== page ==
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Project Honoring Women Pioneers Aims to Inspire Students - 2003-01-28

Four schools around the United States are taking part in a project that honors women pioneers in the arts, sports, media, and other fields. The program is designed to inspire students to pursue their dreams despite difficult odds.

The "Empowering America" project is built around one-minute audio vignettes that are already airing on U.S. radio stations. The audio series is being introduced in schools, along with study materials, to stimulate classroom discussions.

Mary Hart, a well-known television host, narrates the presentations. Some feature women who are known to the students, including Sandra Day O'Connor, the first woman justice on the U.S. Supreme Court, and the first American woman in space, Sally Ride. Another looks at a sports heroine.

Young Mariel learned at an early age that the only way to fit in at a new school was to get involved in sports, so she dove headlong into the soccer field. At age 15, she became the youngest player ever to make the U.S. national team.
Mia Hamm, as she's now known, went on to become a star in U.S. women's soccer.

Other figures profiled in the project are less well known to the students, including Mary Pickford, a star of silent films.

She was born in Toronto, Canada, in 1892. Five years later, her father left the family, and with three kids in tow, her mother moved from boarding house to boarding house. One day, a fellow boarder mentioned that a local theater company was looking for a young girl to perform in a play.

The eight-year-old got the part, and later became a star on the Broadway stage and in Hollywood.

The project on pioneering women was created by an organization called American Women in Radio and Television. Executive director Maria Brennan says the terrorist attacks of September 2001 gave impetus to the project.

"The idea was born before September 11, interestingly enough that summer. And once we faced the tragedy of September 11, we put it all on a fast track to try to get it out there. We felt that the country was at a time where we needed heroes. We were able to get these vignettes produced, put on CDs [compact disks], pressed, distributed," Ms. Brennan said.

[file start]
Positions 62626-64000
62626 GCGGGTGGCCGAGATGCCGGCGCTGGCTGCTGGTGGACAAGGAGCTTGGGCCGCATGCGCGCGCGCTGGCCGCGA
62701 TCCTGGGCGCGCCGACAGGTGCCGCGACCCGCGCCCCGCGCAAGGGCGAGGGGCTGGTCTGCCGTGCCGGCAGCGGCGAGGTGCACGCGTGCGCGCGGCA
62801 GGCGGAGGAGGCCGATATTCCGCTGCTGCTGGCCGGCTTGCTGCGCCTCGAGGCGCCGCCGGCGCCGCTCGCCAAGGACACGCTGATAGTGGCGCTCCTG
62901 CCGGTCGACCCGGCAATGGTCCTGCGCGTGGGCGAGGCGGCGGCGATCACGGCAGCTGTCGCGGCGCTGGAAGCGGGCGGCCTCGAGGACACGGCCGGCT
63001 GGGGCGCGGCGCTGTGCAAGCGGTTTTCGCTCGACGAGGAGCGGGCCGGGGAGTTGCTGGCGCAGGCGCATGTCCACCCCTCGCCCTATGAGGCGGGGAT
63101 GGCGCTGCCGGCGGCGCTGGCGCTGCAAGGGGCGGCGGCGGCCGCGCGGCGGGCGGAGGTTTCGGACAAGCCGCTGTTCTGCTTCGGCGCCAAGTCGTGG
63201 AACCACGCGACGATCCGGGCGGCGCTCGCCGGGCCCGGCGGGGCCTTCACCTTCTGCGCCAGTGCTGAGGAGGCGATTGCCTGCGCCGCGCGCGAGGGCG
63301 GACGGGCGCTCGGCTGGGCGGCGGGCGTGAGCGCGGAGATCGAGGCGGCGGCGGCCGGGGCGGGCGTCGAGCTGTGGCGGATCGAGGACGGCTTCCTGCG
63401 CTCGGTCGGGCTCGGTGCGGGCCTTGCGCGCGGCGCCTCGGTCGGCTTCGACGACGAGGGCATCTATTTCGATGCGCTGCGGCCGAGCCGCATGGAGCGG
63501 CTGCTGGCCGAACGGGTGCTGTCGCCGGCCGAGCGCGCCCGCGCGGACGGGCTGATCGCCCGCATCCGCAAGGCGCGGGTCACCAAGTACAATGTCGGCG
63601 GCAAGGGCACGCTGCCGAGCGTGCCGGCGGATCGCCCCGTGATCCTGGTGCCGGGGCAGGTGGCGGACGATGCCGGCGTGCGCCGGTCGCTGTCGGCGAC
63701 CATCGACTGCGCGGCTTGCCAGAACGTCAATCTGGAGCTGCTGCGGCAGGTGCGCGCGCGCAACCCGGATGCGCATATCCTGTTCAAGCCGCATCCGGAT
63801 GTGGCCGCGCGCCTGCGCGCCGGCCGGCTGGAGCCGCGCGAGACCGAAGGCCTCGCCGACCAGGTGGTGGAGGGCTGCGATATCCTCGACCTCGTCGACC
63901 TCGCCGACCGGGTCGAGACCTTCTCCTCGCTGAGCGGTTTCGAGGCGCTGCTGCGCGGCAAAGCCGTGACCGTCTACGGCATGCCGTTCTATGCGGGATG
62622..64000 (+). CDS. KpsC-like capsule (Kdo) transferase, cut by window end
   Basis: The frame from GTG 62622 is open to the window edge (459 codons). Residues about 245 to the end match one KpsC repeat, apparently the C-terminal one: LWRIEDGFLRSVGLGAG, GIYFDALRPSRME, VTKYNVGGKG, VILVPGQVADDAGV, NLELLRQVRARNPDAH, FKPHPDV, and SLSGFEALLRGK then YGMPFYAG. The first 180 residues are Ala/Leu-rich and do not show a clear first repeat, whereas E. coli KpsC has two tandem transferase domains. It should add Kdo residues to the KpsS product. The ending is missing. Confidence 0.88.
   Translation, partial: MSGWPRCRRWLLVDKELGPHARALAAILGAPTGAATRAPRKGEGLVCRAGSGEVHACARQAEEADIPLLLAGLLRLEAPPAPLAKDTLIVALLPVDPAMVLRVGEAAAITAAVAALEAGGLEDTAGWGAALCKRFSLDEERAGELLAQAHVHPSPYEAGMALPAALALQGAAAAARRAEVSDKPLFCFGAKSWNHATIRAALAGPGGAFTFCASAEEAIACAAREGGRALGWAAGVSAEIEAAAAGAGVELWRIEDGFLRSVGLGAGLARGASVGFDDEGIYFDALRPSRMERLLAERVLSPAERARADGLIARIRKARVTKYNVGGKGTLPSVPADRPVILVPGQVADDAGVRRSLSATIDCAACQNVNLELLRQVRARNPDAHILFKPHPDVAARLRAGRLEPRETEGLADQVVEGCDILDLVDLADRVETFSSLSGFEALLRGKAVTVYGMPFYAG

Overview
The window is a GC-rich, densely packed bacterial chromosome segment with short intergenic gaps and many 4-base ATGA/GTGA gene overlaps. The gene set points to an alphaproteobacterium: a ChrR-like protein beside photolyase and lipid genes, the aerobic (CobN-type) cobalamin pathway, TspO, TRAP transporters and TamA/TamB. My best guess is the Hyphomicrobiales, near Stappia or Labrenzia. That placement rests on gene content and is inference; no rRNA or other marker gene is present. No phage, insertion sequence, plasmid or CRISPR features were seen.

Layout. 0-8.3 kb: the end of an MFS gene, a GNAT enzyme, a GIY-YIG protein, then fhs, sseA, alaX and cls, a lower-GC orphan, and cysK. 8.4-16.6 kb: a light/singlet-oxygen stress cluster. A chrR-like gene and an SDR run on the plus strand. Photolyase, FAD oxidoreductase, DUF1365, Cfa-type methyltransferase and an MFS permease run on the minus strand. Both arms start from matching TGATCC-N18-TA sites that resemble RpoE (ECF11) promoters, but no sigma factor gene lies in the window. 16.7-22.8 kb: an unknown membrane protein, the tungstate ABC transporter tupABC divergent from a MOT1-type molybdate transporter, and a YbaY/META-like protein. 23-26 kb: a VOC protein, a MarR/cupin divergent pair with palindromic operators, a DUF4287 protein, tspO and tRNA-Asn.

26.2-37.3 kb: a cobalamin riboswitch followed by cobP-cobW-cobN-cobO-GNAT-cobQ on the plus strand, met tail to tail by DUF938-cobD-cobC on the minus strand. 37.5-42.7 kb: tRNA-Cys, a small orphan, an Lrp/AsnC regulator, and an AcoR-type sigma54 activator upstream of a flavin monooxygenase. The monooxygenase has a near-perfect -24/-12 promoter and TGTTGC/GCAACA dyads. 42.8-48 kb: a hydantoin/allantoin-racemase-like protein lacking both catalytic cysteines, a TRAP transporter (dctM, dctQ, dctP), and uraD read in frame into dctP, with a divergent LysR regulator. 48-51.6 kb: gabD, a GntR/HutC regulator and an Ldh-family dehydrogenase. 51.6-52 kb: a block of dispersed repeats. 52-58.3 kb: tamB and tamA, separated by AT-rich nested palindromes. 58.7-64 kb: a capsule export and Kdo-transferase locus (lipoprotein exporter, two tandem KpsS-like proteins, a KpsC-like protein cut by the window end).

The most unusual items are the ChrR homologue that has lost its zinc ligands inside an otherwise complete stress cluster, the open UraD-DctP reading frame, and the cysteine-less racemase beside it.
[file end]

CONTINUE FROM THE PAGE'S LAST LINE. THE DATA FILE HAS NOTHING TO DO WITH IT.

As public service announcements, the vignettes are getting extensive play on U.S. radio stations. Together with a study guide, they have now been placed in the second of four schools, John Sutter Middle School in Los Angeles. The first was in Washington D.C. and later sites will be in New York and Chicago.

Ms. Brennan said the stories of pioneering women are reaching students at a critical time, in early adolescence. She notes the project is going to schools with large with minority populations, where some students face added difficulties. "Many of these kids are being raised by single parents. Some of them are women. That's why it's so important, not just for the girls to seek positive inspiration from these women, but also the boys, to see the difference that women have made in this world," she said.

Joan Gerberding heads a media firm in the state of New Jersey, and is president of American Women in Radio and Television. She said the project profiles 40 women, but selecting them wasn't easy with so many to choose from. "I think it was just really a facet of how interesting and successful their lives were," she said. "And I don't mean successful, that they made a lot of money. Some did, but [I mean] more successful as a human being and as contributing member of the human race," she said.

And so, those profiled include the former slave and anti-slavery activist Harriet Tubman, and the "unsinkable" Molly Brown, a wealthy philanthropist who survived the sinking of the Titanic. A center of Denver high society, she had a strong theatrical streak and later became the subject of a Broadway musical.

The program is intended to spark the imagination of youngsters as they plan for their careers. Sutter Middle School student Stanley Amaya is already making plans for life after high school. "I want to be an engineer," he said. Natasha Murkison also has plans for the future. "I want to be a doctor, an OB-GYN that delivers babies," she said.

Others in the crowded auditorium where the project was unveiled say they want to work with computers, discover a cure for AIDS, or be elected U.S. president.

School officials say students need role models to realize that these dreams are in their reach. "This is our last best chance to grasp their enthusiasm and to put them on the right path," said Marian Reiman, assistant principal of Sutter Middle School. "We want them to be happy, we want them to be productive, and we want them to be good citizens, and that's what we work on here."

Project organizers say that women pioneers, from New York's first female fire captain to entertainer Josephine Baker, a black American who became a star in Europe, can serve as an inspiration for boys as well as girls as they think about their future.